There’s the pre-emptive strike, in case we wondered on pages 10-11 where the book was going. Ah, Author does not know! That’s understandable, and part of the fun of writing is in the unexpected discoveries. Who’d begrudge someone that little treat? Author is self-deprecating, willing to confess to potential worries or inadequacies; Author is just like us…except that Markson has interjected Author deliberately, for a little cameo that will grow into a larger role, later. We know that we are not supposed to be so unsophisticated as to believe that Philip Roth the character is Philip Roth the writer, or that the fictional Kathy Acker is Kathy Acker. Got it. Yet if some little part of our brain does conflate the two (privately, silently, as if with a flashlight beneath the sheets), the fictional character inevitably takes on more credibility and meaning because we see the superimposition: it’s a funhouse mirror that both distorts and also allows us to see right through it. Here, Author is released like a genie, and since what is supposedly “real” in fiction really makes us perk up, the writer can have it both ways. Author is David Markson, but Author is also just some guy. Author brings us back to Earth, in a departure that deliberately pricks the balloon that’s been sent up to ask us to consider The Great Men. Yet when we return to basics, when we touch base with an individual who is, after all, something of a guide, even if not an authority figure, Earth has become a bit defamiliarized. It’s slightly destabilized, a place not so much of sunrise and sunset, trees and bees, but a life of the mind, floated in white space for our perusal and contemplation, a concept accruing like a cloud. It’s suspended above us whether we see it or not, though if that cloud is cumulus, it’s rather reassuring that it was formed by one layer forming above another, all parts working together to give the impression of density, the flat surface from which it forms very much like the flatness of a book.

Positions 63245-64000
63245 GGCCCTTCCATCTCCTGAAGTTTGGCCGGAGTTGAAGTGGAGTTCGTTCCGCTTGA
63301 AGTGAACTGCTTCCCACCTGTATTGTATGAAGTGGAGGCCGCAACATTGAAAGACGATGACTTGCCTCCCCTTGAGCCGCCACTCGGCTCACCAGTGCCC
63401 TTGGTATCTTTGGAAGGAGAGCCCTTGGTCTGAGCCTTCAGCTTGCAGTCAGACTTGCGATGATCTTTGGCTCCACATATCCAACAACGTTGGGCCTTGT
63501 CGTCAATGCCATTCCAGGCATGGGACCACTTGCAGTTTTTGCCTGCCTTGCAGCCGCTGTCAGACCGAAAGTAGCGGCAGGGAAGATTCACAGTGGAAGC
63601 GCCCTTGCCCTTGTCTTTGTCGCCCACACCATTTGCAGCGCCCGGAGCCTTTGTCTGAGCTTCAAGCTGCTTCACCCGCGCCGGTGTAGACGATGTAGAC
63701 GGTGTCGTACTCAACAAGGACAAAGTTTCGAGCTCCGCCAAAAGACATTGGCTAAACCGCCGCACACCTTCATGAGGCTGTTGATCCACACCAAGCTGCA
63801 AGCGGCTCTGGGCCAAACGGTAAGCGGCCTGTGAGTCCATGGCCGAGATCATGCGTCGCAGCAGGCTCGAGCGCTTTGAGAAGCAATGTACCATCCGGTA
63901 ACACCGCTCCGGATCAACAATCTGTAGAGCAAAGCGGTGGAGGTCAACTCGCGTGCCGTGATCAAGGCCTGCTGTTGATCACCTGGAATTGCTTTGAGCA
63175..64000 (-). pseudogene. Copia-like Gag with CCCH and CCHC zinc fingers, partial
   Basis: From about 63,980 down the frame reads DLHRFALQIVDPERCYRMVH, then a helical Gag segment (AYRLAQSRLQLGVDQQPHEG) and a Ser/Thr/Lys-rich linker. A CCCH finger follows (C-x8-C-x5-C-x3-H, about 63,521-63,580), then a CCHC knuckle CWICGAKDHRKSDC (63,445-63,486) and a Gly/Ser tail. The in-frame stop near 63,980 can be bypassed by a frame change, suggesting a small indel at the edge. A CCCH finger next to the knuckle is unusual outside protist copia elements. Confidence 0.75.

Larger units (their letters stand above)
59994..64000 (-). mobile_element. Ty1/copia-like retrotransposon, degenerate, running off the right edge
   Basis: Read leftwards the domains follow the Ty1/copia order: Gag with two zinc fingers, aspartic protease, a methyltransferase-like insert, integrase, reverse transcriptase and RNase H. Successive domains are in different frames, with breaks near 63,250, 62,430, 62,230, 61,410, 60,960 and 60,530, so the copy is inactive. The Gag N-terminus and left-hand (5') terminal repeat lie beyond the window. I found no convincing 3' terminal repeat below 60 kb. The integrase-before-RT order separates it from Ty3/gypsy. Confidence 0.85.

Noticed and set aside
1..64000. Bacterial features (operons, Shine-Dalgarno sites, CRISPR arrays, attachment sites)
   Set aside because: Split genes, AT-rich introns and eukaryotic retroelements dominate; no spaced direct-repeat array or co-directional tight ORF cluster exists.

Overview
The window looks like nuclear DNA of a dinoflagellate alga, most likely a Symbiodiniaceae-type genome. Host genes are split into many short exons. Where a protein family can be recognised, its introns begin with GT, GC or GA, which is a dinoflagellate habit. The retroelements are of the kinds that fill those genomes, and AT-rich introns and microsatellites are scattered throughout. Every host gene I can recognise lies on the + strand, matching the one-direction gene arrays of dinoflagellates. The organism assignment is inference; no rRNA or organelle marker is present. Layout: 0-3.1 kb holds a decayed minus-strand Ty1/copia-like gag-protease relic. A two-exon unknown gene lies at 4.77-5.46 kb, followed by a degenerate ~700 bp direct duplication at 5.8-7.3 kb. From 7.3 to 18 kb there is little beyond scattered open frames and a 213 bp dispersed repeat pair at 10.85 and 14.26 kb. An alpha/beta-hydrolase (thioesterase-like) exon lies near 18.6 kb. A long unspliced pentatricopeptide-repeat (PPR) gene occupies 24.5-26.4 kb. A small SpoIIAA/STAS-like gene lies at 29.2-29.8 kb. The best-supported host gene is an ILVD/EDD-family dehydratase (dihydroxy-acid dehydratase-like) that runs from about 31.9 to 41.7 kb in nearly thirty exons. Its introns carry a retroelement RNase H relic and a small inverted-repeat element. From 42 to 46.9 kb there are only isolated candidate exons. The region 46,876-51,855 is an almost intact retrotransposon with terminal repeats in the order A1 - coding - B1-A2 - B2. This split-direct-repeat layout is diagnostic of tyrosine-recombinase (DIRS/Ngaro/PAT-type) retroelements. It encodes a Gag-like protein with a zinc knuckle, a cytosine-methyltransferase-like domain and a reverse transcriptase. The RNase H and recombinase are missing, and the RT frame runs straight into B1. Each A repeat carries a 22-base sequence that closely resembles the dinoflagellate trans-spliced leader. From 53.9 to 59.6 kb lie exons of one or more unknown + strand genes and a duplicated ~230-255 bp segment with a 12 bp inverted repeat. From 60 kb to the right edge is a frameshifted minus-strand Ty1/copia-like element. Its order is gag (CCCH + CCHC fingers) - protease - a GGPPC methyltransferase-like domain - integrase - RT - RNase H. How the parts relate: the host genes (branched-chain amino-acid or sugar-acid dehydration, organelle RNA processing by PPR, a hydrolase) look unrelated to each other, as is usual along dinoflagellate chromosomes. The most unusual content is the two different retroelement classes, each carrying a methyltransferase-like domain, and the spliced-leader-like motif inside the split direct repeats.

This is the introduction to this new edition of David Markson’s This Is Not a Novel and Other Novels.